As the holiday of Culture Day draws near, every year without fail, I’m planning a road trip. And every year, without fail, the planning is going to be so last minute that the most accessible destination from Tokyo is going to be the same: Nagano prefecture. Starting backward, I’m going to describe my latest trip, to the picturesque village of Narai-juku (奈良井宿). People in the west tend to know Nagano for the Winter Olympics of 1998. Domestically, it is famous for its huge production of juicy apples.
Narai-juku used to be a prosperous merchant town at the border between Nagano and Yamanashi, laying on the valley against the west side of the Kiso mountains. Today, it is one of the many small villages with wooden structures that get to be described as ‘Little Kyoto’. Most importantly, its main shopping street is known as one of the most Instagrammable locations for aspiring photographers who need a viral post for the autumn.
Traditionally, Japan had specified travel routes that connected Edo – modern-day Tokyo – to Kyoto and other key locations in Honshu. While the most famous route is the coastal Tokaido, Narai-juku (elevation 900m) was one of the stations on the mountain road, the Nakasendo. The famous poet Matsuo Basho and the painters Utagawa Hiroshige and Keisai Eisen (he contributed this view of the town) were among the people who travelled along this route.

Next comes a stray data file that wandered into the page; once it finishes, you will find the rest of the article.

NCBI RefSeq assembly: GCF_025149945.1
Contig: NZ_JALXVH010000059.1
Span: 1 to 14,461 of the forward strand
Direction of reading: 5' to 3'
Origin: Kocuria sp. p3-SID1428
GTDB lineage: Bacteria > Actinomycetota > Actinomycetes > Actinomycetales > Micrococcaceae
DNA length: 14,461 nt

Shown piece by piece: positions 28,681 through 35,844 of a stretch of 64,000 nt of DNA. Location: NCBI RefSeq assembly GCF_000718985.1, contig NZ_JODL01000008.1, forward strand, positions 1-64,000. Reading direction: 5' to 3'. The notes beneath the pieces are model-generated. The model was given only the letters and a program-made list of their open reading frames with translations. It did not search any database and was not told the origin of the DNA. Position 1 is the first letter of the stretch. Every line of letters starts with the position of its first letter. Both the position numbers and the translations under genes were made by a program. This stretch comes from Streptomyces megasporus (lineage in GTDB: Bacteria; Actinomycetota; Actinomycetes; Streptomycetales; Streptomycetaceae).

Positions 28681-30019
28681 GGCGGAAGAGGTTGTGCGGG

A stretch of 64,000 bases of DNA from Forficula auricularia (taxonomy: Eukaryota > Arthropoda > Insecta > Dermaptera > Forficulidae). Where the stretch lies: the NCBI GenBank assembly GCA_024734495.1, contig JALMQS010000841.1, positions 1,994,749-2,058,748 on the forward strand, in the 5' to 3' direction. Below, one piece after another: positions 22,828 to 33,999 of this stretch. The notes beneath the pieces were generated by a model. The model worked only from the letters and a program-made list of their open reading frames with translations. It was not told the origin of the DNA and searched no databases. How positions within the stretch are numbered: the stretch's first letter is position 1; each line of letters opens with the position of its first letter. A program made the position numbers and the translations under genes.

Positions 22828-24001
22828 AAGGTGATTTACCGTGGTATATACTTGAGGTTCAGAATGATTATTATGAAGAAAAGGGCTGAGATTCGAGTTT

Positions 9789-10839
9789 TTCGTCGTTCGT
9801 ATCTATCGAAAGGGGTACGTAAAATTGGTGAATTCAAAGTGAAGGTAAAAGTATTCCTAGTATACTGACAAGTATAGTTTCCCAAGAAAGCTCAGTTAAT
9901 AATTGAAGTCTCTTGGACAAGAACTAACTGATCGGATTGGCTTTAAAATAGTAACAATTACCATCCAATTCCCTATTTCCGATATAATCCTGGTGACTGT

Due to its importance as a post-town, a lot of shops and services were established along the main street. The buildings on that street retain the traditional architecture and the feeling of the Edo period until the present, under the status of ‘Nationally Designated Architectural Preservation Site’. The elongated eaves in between the base and the first floor are a characteristic trait of the local architecture. Upon entering the village, you are greeted by the Kiso bridge against a yellow background. The bridge is made of wood with delicate carvings on the side, but the arch is quite difficult to walk on since it has no steps. Barks from 300-old cypress trees have been used for its construction. The design is reminiscent of a Japanese drum.
Walking next to the many shops and restaurants, you might come across groups of tour guides able to provide English tours, which is nice. Too bad no tourists are allowed at the moment, the main street seemed surprisingly empty. Judging from the available facilities, it looks like a place that used to host numerous visitors simultaneously. Be warned, though, most shops close by 4pm and there’s hardly any hotel in the area. It’s a town that comes alive only during the day.